Oysi creates, installs and implements educational programs in cooperation with indigenous communities.

Each project involves an initial workshop to launch the system and establish procedures for sustainability. The purpose is to create an ongoing relationship between elders, children and teachers through personal exchanges during and after the workshop. The role of the artists and teachers is to empower the children and their communities and to provide the technical skills and tools required for this process. A critical aspect is the teaching of art to awaken their connection to their environment and stories. The workshops establish methods for communities to tell and document their own stories in a dynamic and ongoing manner with a continuing flow of text, audio and visual materials with full access to the wider world of the internet community. Teachers and artists will support these efforts in a frequency and manner to be tailored to the needs of each community.

The Caleu Project began in l995, this was the first Oysi School Project. Cecilia Vicuña was invited to conduct a workshop at the Capilla de Caleu schoo in Chilel. It was sponsored by The Touchstone Center for Children of New York, and the MECE Rural of the Ministerio de Educación de Chile. The aim of the project was to reconnect the community of Caleu to its ancient oral poetic traditions, the Bailes Chinos of the Aconcagua culture of pre-Columbian Chile.

Caleu, a small town in the mountains of central Chile, sits atop the Cordillera de la Costa 70 kilometers northeast of Santiago, the capital of Chile. “Caleu” means “to be transformed” in the Mapuche language. The name indicates its pre-Columbian roots and its ceremonial importance as an ancient ritual site. Settled by the Spanish early in the sixteenth century, the people of Caleu adopted Christianity and the former rituals took the name of “bailes chinos” (chino dances), which began to be performed within the Christian calendar. The bailes chinos of Caleu reached their peak in the early twentieth century when Caleu hosted festivals involving competing troups of chino dancers from other communities. At that time, the Caleu dancers were led by the “alferez” Manuel Astorga, who died in l965. He was one of the best known “alfereces” or banner poets of his day. Today, the Chino dance of Caleu is struggling to stay alive, and Cecilia’s work in this community is dedicated to support its continuity.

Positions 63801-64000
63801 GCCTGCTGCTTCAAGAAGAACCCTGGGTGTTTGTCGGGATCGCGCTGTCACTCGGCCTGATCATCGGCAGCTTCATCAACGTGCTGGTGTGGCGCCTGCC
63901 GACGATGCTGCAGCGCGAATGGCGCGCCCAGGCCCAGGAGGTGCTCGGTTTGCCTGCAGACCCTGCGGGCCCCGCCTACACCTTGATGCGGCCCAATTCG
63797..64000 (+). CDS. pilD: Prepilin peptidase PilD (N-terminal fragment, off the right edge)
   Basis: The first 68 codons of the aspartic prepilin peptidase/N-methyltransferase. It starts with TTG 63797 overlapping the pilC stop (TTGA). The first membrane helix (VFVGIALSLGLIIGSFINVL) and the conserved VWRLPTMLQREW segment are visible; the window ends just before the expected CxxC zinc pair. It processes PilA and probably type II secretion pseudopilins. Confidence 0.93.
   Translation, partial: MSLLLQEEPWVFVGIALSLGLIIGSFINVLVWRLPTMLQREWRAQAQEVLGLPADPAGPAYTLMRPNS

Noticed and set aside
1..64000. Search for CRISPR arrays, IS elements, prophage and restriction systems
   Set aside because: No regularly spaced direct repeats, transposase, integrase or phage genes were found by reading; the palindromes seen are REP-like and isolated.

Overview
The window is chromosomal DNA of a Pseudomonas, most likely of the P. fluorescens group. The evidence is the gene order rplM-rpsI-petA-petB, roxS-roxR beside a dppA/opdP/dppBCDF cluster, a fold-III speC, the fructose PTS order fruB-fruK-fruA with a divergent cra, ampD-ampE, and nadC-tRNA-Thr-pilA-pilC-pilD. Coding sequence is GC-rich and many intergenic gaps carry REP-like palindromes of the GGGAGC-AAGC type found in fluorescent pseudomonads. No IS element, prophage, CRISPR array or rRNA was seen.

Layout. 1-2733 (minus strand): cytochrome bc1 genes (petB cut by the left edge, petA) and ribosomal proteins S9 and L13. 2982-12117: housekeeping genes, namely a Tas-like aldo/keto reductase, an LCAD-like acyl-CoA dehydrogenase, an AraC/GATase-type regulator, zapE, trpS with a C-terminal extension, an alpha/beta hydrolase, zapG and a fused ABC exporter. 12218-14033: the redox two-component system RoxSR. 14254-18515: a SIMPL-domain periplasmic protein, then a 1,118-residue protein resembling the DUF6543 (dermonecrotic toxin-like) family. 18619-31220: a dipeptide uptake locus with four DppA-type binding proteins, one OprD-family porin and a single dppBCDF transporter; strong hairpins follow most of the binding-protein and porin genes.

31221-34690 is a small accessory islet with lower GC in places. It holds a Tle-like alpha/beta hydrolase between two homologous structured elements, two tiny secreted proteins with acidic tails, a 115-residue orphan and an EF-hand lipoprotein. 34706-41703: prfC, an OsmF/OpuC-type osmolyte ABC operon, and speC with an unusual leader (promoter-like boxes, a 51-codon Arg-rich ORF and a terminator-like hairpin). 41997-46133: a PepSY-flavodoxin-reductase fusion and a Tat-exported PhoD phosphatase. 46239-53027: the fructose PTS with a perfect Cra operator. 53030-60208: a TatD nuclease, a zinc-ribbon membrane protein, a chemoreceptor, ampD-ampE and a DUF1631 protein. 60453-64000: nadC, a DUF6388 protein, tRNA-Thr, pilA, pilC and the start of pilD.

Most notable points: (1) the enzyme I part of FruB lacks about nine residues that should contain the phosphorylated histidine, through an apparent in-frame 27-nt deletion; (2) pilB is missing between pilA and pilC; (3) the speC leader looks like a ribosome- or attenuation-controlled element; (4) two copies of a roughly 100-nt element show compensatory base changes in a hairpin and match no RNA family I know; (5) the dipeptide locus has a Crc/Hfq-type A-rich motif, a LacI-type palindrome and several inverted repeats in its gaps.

The Quillota Project was intitiated in December 2010 as an outgrowth of Cecilia’s work with various Chino groups of Central Chile. In this workshop, the children remember the story of the Child of Aconcagua, probably a native of the Valley itself, who was sent first to Cusco, Peru to be prepared for his sacrifice at the summit of the Aconcagua mountain. The sacrifice was performed to ensure the fertility of the valley and the fluidity of the water to the valleys.Today, the Aconcagua river is dying and the child and his sacrifice has been forgotten. Quillota, in ancient times, was the most populated site of Chile. It was a cultural center, where people from many cultures gathered. Today, it is a modern industrial city and its archealogical sites are covered up to construct soccer stadiums. The workshop was conducted with the participation of Andrea Avendaño and Francisco Ríos Araya.

The Bailes Chinos of Chile are the inspiration for the Oysi School

We believe that many communiteis around the world are still conneted with their ancient indigenous roots, though the threads of connection are weakened even severed.

In 2014, UNESCO designated El Baille Chino as an Intangible Cultural Heritage of Humanity, a category that includes: oral traditions, performing arts, social practices, rituals, festive events, knowledge and practices concerning nature and the universe. The Bailes Chinos originated as a religious dance during the colonial period of the 16th century. The dances mix Andalucian musical and Catholic religIous elements but are centered around the Sonido Rajado, the unique dissonant music of the ancient Paracas culture of Peru.

Cecrea creative laboratories and creative experiences

A collaboration with Cecrea and Oysi school in conjunction with Cecilia Vicuña’s exhibition at the National Museum of Fine Arts in Santiago, "Soñar el agua. A retrospective of the future", the artist conducted workshops in several regions.

The focalization of the centers was carried out in Cecrea La Ligua, Vallenar, Valdivia, and Castro. Five artists and collectives participated: Brigada Textil, Inés Galecio, Fernanda Aguilera, Colectivo Tinta negra-Estampa, and Anto Taulis.

It was proposed to work in four Creation Centers on the project "Dreaming water. A retrospective of the future", by the national artist Cecilia Vicuña, being the main framework. The implementation of creative laboratories and creative experiences with children and young people, whose contents are inspired by the artistic processes of the artist Cecilia Vicuña and facilitated by a local artist.

The Caleu Project

In 1995 Cecilia began working with the Caleu community to support the revival of the "chino" dance. Since then she has conducted a series of Caleu workshops.


The Quillota Project

A workshop conducted by Cecilia Vicuña at the Colegio Valle del Aconcagua, in Quillota, Chile in December 2010.


Cecrea Vallenar

"Glacier, ancient waters" Creative laboratory, facilitated by artist Fernanda Aguilera.


Cecrea Castro

NIEBLA is a laboratory on the body, water, earth, and cosmos that invites us to think about the care of nature. Facilitated by Inés Galecio.


Cecrea La Ligua

"Embroider to the touch, a laboratory that calls for reflection on the care of the environment in the territory of Petorca, facilitated by the Textile Brigade collective.


Cecrea Valdivia

“Estampas que flotan" laboratory is oriented to the listening and observation of the waters of the Valdivia territory.